Tuesday, October 4, 2011

The Immortal Life of Henrietta Lacks by Rebecca Skloot

Last year, the book group said they wanted to read The Immortal Life of Henrietta Lacks by Rebecca Skloot. It was a bestseller at the time, so we waited until it had been out for over a year and a half. What we didn't know was that it was an eternal bestseller. The book group had to share copies and read it in half the usual time. But I think the trouble was worth it.

The author's extensive web site describes the premise of this odd hybrid of biography, investigative journalism, medical ethics and science this way: "Doctors took her cells without asking. Those cells never died. They launched a medical revolution and a multimillion-dollar industry. More than twenty years later, her children found out. Their lives would never be the same."

Dwight Garner of the New York Times describes it: "A thorny and provocative book about cancer, racism, scientific ethics and crippling poverty, The Immortal Life of Henrietta Lacks also floods over you like a narrative dam break, as if someone had managed to distill and purify the more addictive qualities of Erin Brockovich, Midnight in the Garden of Good and Evil and The Andromeda Strain." You can read the Sunday NY Times book review here.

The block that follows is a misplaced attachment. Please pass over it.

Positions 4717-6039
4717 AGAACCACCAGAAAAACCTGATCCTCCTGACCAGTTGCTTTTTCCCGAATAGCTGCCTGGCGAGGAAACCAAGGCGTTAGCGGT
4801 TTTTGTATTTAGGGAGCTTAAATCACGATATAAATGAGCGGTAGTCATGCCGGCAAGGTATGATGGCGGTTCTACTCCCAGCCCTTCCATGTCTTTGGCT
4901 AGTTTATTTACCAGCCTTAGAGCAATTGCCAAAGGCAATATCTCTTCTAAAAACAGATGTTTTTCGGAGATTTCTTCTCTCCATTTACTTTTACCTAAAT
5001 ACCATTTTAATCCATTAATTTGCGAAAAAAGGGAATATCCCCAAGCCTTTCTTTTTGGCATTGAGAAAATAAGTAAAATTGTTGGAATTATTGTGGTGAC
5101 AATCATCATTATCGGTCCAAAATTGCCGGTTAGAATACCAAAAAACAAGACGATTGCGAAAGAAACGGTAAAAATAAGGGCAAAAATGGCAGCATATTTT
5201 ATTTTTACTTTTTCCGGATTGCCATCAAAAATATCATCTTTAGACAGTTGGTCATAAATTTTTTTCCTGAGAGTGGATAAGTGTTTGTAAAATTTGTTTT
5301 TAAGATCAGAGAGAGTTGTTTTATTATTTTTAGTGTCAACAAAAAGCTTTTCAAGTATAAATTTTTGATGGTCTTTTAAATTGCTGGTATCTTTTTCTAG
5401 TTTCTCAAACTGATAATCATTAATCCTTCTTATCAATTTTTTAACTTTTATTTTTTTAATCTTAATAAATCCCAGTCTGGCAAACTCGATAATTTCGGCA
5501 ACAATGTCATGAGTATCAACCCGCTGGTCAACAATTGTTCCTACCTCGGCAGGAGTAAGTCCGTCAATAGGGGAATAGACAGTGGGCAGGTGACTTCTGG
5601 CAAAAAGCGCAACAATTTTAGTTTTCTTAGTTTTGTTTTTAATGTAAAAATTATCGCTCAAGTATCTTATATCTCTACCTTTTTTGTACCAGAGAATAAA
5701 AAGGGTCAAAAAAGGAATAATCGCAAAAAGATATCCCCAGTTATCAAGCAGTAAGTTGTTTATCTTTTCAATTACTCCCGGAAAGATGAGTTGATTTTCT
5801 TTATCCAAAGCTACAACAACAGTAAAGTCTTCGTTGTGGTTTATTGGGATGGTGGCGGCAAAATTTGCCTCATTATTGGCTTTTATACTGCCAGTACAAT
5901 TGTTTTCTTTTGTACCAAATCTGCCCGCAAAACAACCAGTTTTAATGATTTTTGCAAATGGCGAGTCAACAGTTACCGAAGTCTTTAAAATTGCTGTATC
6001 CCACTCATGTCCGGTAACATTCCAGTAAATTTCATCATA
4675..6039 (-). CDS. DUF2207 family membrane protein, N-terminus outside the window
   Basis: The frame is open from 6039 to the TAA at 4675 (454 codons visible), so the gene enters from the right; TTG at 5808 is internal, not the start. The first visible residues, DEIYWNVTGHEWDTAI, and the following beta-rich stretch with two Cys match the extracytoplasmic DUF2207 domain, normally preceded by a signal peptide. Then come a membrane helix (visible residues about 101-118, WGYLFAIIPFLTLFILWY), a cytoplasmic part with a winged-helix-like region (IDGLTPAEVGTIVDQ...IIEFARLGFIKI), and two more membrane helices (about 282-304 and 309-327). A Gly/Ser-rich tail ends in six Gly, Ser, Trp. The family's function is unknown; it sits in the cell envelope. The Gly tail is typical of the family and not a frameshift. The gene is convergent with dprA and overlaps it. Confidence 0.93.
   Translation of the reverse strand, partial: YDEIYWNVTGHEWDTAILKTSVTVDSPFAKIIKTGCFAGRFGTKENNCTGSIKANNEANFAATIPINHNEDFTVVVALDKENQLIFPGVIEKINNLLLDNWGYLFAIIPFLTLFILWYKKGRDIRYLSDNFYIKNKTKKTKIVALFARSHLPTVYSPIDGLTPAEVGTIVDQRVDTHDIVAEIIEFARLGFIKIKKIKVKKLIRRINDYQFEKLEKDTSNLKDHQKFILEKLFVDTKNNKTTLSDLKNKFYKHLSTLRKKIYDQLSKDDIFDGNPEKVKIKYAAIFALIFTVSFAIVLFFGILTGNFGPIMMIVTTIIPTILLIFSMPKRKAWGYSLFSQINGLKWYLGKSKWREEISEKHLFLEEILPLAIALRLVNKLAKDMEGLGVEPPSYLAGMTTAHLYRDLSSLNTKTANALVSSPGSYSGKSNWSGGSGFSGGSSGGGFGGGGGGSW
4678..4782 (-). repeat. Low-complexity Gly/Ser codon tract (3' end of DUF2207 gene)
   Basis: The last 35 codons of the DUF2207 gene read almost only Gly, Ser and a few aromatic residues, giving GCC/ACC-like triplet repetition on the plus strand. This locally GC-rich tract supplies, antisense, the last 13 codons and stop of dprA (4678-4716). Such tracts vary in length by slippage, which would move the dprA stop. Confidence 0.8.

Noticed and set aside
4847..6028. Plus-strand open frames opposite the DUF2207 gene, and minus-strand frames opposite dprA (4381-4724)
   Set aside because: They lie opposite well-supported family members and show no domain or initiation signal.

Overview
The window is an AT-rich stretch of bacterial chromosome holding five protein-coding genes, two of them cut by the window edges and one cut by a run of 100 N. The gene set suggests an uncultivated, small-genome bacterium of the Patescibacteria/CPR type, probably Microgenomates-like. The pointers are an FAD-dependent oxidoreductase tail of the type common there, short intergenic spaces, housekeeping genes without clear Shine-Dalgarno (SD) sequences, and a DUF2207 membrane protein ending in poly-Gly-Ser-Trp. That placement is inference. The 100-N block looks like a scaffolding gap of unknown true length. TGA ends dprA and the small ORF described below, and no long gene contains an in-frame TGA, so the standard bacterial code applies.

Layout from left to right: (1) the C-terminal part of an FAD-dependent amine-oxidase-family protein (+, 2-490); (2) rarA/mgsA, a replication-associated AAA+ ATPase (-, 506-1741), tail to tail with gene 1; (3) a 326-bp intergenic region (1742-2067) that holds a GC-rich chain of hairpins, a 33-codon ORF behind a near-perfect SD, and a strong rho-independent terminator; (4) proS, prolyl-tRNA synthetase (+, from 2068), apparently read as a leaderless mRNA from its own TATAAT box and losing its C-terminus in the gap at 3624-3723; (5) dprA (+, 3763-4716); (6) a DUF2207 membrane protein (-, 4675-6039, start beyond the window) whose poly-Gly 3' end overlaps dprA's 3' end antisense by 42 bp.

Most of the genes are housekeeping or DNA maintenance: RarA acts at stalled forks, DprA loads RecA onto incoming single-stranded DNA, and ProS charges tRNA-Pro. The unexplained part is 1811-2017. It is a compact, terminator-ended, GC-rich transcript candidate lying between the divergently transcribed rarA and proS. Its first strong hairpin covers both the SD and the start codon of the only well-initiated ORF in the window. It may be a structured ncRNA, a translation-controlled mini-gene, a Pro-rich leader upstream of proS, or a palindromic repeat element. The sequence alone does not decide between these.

Check out the author's page for reading groups for the discussion questions and more. Book group member Marilyn recommends Real Simple's online book club blog posts about the book (parts 1: Life, 2: Death, and 3:Immortality).

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